Oil leaked into Hudson River after fire at nuclear plant near NYC

Thousands of gallons of oil leaked into the Hudson River although part of a nuclear power plant remained offline on Sunday after a transformer failure caused a fire

Photo by: Reuters
Photo by: Reuters

Updated Jul 28, 2015

Oil leaked into the Hudson River on Sunday after transformer failure at a nuclear power station.

The oil leak came a day after the Indian Point nuclear plan north of New York City  suffered transformer failure which triggered a fire, forcing the facility to shut down.

Governor Andrew Cuomo visited the plant for a briefing on Sunday, raising his concerns over environmental damage.

The governor, who in the past has called for the plant located 80 kilometers (50 miles) north of New York City to be shut down due to its proximity to the densely populated city, also visited the scene of incident on Saturday.

Cuomo attributed the leak to a transformer on the non-nuclear side of the Indian Point 3 plant.  

The transformer released oil into a holding tank, which then overflowed, leaking the oil onto the ground and into the river, Cuomo told reporters on Sunday after he was briefed by emergency and plant officials.

He said emergency crews were dispatched to the area working to contain and clean up the spill.

"If you are on site, you see an oil sheen all over the area where the transformer went on fire, and it was a significant area that was covered by oil, foam and water," Cuomo said.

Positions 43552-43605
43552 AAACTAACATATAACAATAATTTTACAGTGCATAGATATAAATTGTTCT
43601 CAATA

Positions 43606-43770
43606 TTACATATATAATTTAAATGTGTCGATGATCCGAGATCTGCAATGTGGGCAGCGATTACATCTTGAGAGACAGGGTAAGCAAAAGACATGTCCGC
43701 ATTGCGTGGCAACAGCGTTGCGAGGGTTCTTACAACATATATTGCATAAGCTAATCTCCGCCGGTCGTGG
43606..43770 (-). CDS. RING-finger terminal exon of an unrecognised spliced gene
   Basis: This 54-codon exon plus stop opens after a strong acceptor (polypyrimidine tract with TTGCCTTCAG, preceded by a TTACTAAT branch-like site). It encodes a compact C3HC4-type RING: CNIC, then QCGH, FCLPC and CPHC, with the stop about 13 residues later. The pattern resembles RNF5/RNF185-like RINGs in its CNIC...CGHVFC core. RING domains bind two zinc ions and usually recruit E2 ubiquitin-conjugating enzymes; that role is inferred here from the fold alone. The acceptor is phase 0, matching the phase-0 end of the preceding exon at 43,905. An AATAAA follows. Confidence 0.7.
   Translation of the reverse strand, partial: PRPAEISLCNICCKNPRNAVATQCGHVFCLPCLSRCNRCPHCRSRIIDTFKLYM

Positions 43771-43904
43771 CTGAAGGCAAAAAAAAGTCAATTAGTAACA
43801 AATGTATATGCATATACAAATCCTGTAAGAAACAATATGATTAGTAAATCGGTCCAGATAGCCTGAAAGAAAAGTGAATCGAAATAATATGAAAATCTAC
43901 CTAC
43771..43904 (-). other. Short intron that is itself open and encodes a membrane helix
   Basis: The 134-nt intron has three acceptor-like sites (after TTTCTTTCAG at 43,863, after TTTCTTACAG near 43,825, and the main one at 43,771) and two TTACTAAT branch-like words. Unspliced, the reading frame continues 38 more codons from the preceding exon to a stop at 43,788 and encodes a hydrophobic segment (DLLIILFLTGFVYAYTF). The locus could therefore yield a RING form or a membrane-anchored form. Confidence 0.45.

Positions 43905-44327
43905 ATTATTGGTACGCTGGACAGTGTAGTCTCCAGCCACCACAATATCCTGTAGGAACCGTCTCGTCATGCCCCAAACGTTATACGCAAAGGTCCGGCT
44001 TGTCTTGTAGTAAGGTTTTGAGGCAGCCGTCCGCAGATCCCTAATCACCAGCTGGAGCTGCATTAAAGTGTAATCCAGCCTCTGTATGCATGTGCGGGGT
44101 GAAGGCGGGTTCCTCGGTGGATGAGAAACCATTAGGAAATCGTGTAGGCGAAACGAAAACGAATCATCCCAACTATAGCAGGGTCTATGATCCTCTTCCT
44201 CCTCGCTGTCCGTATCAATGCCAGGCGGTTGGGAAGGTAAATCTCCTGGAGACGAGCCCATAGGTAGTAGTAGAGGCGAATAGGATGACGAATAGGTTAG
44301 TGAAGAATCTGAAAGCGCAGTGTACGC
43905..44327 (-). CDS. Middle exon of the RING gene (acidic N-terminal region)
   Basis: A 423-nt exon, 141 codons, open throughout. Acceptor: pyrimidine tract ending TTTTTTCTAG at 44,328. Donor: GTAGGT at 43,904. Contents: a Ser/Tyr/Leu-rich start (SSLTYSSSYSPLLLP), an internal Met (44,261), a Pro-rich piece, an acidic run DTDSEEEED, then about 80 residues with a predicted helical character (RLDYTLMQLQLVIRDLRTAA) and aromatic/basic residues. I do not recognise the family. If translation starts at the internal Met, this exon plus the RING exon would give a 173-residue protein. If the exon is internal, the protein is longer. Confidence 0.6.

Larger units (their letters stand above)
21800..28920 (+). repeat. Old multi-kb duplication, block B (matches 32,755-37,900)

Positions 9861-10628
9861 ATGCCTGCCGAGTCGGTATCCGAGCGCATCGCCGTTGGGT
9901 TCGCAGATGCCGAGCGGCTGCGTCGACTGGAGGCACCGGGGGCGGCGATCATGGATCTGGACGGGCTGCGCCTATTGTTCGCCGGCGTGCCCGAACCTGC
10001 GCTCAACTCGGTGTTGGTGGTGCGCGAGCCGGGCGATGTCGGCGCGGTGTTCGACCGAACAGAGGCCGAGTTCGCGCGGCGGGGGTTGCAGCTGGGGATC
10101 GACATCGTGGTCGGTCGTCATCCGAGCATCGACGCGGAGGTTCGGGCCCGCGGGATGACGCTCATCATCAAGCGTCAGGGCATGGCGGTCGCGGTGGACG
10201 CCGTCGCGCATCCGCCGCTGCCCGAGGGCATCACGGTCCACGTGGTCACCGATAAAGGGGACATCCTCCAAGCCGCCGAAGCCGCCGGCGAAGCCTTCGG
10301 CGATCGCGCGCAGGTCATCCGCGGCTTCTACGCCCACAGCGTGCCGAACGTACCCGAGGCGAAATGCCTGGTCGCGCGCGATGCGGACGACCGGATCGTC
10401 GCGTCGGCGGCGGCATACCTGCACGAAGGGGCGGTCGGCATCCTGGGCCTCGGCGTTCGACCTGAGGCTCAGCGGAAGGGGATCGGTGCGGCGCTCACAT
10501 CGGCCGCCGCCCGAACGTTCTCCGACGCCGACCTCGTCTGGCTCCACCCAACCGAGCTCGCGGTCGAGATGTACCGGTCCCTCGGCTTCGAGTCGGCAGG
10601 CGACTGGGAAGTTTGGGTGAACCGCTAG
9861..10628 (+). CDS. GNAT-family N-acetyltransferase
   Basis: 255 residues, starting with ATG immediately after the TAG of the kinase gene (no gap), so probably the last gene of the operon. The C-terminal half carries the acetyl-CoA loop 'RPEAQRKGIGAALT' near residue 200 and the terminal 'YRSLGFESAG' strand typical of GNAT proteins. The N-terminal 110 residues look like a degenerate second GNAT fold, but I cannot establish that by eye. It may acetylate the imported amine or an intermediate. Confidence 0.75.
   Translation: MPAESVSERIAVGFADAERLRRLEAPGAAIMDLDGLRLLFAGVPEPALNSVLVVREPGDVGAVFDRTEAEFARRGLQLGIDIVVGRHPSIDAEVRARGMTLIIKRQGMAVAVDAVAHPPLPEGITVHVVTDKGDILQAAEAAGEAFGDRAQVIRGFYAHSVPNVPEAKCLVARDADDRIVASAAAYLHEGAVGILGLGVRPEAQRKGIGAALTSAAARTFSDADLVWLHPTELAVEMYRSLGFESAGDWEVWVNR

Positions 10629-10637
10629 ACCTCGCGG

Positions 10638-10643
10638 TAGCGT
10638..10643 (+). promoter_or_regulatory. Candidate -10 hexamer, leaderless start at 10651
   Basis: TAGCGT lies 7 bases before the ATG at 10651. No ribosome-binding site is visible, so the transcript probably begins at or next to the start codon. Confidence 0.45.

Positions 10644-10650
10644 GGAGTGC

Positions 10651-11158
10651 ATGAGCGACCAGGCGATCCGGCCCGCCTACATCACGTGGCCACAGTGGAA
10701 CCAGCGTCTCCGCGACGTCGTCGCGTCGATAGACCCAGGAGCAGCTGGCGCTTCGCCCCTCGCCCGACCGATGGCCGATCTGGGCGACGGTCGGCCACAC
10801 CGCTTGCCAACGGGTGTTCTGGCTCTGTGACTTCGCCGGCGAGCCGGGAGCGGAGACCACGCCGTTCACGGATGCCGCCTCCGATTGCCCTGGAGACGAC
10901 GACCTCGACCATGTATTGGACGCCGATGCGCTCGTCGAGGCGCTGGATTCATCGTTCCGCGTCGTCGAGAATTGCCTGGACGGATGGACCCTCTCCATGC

The transformer explosion and fire at the nuclear power reactor was quickly put out. The fire triggered the closure of the plant's Unit 3 reactor, while the Unit 2 reactor continues to operate.

Entergy Corp, which runs the facility and is one of the largest U.S. nuclear power operators, said the plant was stable and there was no danger to the public or to employees.

Cuomo said emergency crews thought the fire was out but it reignited and had to be extinguished again.

The transformers are located around 300-400 feet (90-120 meters) away from the reactor.

The plant, which dates back to the 1960s, has around 1,000 employees.

The plant produces about 25 percent of New York City and Westchester County’s electricity, according to the operator’s website

TRTWorld and agencies